I mentioned above that there are a considerable number of potential sites in the queue, and this explains why the newspapers and particularly the letters columns constantly seem to be giving the impression that we soon will not be able to walk across Scotland without bumping into turbines every step of the way.
Our own internal statistics show the efforts which developers are making to find sites in Scotland. Acting for several of the major developers, plus a few landowners, we have to date worked on over 120 sites. Of these, only 12 have been dropped as not worth pursuing, on 40 of them option agreements are being negotiated, on 58 legal agreements are concluded between the owner and developer and are at various stages of the planning process, two are consented and under construction and on one (the largest) a planning consent is imminent, all in addition to the nine already built. Bodies like the Scottish Renewables Forum, Scottish Executive and SNH keep their own statistics of applications of which they are aware, and the total numbers are considerable.
Will they all be built?
Not all of these sites will, however, make their way through to completed wind farms. The reasons for this are mainly down to planning, grid, and project finance.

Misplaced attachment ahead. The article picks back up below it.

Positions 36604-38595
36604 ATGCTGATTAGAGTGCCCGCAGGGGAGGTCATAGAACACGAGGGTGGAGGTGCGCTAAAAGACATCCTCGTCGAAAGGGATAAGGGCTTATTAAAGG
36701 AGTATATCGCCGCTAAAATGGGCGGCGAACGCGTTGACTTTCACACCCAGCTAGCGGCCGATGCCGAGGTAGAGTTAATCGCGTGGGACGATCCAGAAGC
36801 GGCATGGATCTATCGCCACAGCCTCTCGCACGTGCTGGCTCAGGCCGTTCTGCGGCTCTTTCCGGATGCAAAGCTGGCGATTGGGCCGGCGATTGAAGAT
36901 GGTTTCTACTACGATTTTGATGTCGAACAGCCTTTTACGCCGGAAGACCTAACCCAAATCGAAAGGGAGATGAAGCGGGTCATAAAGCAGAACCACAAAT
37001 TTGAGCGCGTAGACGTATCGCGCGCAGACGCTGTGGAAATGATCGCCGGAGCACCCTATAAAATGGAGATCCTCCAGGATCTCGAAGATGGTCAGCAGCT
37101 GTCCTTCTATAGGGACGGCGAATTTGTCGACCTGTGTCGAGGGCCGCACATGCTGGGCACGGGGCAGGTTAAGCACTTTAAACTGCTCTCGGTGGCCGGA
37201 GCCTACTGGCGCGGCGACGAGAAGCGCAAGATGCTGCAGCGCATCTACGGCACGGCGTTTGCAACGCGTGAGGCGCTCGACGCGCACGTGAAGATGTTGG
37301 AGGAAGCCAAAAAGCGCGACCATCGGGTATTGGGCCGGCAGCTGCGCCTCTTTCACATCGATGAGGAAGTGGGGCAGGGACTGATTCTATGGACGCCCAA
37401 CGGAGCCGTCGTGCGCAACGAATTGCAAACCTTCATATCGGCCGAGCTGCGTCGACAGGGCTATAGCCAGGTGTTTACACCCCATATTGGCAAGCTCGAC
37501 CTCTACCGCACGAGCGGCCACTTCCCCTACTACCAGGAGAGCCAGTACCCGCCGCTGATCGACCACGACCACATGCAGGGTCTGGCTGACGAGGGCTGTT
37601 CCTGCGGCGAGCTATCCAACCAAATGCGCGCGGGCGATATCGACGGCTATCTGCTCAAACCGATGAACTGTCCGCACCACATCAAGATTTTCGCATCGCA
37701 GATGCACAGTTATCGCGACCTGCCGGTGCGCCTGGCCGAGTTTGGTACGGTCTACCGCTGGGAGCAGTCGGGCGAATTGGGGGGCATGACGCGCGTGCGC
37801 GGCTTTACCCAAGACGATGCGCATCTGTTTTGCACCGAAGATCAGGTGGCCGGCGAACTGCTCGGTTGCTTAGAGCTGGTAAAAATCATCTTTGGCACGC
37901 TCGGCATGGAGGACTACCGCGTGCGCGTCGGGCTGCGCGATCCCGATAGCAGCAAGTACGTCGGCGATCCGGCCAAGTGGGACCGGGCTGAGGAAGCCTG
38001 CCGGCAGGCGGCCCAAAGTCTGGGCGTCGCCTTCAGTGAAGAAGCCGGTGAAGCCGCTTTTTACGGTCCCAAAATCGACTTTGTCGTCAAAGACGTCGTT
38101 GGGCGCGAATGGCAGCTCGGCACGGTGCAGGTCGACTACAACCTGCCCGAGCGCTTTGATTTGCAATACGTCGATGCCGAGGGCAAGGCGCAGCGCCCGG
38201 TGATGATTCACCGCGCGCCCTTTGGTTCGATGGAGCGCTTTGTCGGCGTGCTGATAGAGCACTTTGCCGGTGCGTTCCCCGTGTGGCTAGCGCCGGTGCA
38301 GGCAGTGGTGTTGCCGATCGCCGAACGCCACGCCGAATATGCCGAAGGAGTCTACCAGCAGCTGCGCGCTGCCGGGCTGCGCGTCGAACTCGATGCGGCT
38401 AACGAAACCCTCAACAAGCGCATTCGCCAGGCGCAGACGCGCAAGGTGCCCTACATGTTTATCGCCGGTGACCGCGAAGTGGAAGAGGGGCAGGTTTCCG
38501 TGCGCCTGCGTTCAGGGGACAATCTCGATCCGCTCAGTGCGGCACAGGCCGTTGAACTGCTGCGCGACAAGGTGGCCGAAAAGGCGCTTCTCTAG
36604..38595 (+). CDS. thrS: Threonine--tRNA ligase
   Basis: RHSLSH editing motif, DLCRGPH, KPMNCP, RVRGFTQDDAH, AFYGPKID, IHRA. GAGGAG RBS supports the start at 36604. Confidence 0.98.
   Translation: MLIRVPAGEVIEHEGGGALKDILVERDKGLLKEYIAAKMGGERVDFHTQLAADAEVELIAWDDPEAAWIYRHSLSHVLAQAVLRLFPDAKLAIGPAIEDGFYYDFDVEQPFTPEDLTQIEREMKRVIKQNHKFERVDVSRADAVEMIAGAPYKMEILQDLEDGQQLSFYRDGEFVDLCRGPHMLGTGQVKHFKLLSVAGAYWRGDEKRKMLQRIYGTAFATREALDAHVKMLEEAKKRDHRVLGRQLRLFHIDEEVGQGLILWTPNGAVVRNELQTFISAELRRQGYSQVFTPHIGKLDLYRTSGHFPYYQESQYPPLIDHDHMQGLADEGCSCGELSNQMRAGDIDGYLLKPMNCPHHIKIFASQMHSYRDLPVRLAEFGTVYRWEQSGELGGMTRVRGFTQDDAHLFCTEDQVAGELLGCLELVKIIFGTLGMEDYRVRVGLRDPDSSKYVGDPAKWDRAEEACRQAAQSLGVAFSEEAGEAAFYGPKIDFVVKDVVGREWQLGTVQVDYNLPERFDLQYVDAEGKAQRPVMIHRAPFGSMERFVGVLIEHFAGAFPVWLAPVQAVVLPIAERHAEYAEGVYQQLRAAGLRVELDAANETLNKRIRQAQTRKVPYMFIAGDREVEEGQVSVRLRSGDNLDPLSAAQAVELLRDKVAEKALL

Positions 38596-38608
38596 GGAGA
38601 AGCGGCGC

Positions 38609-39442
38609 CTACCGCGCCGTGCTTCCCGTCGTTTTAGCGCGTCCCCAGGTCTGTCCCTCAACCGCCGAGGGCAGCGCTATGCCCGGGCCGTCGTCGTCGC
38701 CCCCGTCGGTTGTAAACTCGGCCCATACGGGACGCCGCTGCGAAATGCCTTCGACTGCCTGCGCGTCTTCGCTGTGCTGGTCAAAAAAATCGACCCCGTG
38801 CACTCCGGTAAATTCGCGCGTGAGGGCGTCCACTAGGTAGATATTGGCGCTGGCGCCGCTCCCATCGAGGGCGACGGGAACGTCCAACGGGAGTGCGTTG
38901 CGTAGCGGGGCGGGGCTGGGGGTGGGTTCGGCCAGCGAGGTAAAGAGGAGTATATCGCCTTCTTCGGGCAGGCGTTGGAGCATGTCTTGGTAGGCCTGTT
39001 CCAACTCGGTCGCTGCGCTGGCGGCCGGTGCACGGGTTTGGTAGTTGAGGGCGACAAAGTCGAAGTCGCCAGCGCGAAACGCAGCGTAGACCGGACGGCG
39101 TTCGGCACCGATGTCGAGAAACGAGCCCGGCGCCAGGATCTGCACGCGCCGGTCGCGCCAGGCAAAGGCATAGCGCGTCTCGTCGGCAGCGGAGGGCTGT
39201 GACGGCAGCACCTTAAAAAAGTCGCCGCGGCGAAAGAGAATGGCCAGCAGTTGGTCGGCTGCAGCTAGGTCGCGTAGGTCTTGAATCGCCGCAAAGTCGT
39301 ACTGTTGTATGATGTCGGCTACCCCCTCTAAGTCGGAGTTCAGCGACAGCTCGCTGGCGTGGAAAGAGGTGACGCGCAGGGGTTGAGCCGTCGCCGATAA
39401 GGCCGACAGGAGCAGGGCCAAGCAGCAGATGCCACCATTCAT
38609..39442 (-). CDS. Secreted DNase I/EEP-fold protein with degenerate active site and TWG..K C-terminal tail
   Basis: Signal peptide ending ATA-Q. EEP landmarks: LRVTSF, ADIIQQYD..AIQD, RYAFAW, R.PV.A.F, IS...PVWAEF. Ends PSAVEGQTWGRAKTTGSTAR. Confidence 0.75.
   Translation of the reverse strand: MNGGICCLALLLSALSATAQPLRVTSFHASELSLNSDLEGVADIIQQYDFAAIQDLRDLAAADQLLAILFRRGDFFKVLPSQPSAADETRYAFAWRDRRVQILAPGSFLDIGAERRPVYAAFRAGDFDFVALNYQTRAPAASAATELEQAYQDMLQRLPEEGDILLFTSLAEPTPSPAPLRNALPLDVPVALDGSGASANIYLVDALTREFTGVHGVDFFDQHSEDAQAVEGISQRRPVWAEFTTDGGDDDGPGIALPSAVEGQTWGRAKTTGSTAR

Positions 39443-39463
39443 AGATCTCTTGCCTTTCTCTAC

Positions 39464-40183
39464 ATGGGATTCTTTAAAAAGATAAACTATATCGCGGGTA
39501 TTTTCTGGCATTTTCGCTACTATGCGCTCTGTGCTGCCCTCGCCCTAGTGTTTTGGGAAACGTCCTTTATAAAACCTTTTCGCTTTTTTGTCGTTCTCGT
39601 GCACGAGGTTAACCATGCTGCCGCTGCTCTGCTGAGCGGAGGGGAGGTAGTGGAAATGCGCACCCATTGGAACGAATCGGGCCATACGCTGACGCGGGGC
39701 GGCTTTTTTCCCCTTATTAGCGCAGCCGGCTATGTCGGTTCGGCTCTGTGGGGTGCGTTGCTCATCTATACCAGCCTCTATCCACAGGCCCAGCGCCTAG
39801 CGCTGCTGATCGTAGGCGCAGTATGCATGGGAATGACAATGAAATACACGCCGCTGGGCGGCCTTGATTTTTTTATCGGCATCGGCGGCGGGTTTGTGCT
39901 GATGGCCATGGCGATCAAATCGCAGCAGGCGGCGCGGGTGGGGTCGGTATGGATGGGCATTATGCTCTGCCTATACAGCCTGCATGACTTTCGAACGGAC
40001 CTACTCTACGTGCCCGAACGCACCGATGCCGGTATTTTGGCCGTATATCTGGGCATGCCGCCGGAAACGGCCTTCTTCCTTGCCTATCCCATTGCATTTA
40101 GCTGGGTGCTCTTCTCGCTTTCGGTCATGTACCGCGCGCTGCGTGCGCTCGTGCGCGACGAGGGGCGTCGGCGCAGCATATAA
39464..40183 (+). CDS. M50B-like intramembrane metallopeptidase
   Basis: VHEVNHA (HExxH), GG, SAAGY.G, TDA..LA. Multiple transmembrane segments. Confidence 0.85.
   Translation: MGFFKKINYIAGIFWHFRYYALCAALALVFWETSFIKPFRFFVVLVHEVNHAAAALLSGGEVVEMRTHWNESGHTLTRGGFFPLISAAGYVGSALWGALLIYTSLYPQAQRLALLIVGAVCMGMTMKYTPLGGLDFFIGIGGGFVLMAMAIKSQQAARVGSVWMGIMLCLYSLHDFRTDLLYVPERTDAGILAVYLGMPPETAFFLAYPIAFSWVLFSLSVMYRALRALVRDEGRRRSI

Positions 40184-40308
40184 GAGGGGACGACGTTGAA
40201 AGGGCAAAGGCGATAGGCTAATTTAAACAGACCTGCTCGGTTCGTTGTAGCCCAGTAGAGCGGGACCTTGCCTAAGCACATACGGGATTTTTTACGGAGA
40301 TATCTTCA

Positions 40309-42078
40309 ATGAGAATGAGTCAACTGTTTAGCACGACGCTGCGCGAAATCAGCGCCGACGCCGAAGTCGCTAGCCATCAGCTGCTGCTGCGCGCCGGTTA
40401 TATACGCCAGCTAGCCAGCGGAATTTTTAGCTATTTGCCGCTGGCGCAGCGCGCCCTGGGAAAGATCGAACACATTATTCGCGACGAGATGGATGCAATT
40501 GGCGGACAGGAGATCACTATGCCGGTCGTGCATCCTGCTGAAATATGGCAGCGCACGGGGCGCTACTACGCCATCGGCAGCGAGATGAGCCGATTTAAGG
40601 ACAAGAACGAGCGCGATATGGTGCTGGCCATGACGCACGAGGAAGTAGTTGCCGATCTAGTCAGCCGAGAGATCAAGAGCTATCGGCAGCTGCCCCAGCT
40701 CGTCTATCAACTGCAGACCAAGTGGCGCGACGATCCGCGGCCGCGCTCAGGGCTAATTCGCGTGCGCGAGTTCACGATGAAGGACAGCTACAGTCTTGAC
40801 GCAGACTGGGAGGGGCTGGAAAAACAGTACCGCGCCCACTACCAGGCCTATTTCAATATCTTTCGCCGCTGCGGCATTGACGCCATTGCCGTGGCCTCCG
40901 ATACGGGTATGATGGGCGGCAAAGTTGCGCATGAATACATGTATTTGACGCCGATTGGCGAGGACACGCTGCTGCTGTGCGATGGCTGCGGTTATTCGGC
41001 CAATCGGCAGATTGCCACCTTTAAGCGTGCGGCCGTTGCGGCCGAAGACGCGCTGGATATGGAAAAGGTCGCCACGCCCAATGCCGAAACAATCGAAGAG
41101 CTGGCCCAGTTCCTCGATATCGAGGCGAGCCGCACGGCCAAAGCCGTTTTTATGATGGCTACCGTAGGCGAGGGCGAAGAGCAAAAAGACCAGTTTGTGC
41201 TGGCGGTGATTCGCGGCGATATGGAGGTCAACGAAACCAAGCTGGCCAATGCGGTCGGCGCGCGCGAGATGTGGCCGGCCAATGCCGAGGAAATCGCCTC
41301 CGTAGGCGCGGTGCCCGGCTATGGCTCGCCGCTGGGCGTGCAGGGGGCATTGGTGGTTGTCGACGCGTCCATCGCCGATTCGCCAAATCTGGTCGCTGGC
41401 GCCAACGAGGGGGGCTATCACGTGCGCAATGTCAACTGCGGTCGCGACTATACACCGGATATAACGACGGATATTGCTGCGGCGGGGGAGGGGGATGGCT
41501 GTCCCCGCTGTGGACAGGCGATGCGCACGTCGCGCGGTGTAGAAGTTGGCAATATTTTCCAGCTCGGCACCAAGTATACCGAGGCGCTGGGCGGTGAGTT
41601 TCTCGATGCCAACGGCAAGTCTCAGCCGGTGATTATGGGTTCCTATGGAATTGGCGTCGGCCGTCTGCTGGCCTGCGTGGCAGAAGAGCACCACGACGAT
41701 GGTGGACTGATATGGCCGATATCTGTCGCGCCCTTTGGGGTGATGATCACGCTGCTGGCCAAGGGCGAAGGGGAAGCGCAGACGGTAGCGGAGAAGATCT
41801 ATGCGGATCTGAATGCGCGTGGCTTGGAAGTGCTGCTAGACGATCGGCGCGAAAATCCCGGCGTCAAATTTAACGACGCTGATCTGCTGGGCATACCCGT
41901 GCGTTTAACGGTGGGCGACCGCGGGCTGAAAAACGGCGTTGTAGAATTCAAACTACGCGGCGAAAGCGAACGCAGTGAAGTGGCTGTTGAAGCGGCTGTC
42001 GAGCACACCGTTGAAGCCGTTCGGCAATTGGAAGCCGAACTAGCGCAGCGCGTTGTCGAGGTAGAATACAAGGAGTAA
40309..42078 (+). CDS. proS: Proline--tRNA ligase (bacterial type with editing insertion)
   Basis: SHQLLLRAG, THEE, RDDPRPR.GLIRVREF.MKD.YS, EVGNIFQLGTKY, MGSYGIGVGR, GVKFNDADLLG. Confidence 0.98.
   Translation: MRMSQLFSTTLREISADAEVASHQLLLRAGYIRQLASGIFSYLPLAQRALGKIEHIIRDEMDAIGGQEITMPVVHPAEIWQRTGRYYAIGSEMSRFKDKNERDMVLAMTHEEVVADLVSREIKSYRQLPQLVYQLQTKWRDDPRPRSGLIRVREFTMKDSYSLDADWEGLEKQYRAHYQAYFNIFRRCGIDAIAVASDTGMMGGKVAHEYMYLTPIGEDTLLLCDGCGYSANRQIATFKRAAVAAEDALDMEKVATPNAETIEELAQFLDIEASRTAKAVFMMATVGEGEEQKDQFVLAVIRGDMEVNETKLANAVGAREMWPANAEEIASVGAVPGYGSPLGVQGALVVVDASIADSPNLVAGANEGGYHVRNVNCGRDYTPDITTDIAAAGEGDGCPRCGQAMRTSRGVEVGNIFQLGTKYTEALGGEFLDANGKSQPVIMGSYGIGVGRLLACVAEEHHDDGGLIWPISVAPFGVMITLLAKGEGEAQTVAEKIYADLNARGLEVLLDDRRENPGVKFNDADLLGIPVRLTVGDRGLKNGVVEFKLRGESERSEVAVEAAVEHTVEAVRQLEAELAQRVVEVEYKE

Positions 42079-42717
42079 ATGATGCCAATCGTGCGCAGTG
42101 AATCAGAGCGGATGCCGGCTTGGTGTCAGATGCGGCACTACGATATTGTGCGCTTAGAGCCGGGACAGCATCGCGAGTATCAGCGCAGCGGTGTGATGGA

The planning process is difficult and extremely time consuming. Projects in excess of 50MW go to the Scottish Executive for determination, while those below 50MW are determined at local authority level, but even the willingness of the Executive to deal with the larger applications (and hence those which will most help meet the targets it has set) has not speeded up the overall process. There are a variety of reasons for this. First, wind farm applications can be complicated and there are a considerable number of statutory consultees whose opinions have to be taken into account. Not all of these bodies seem to share the same desire as the Executive to meet the targets within the timescales set (or at least not where the developments are in their own back yards). Secondly, there is an increasingly vociferous anti-wind farm lobby growing up, with several well-known celebrities behind them, who are doing their best to question the whole rationale for wind farms. Thirdly, the Scottish Executive seems to have been fairly short-staffed to deal with all the applications. Fourthly, some local authorities are delaying consideration of individual applications until they can assess all the applications presented or likely to be presented to them, so that they can consider the so-called “cumulative impact”. Fifthly, perhaps controversially, I would suggest that not enough applications are being refused. Not all applications are well merited, and if those which do not meet the required standards were thrown out earlier rather than just not being determined, it would send a message that Scotland is not prepared to pass any old application and cut down the number of applications which the anti-wind farm lobby can claim are still there and potentially about to be granted.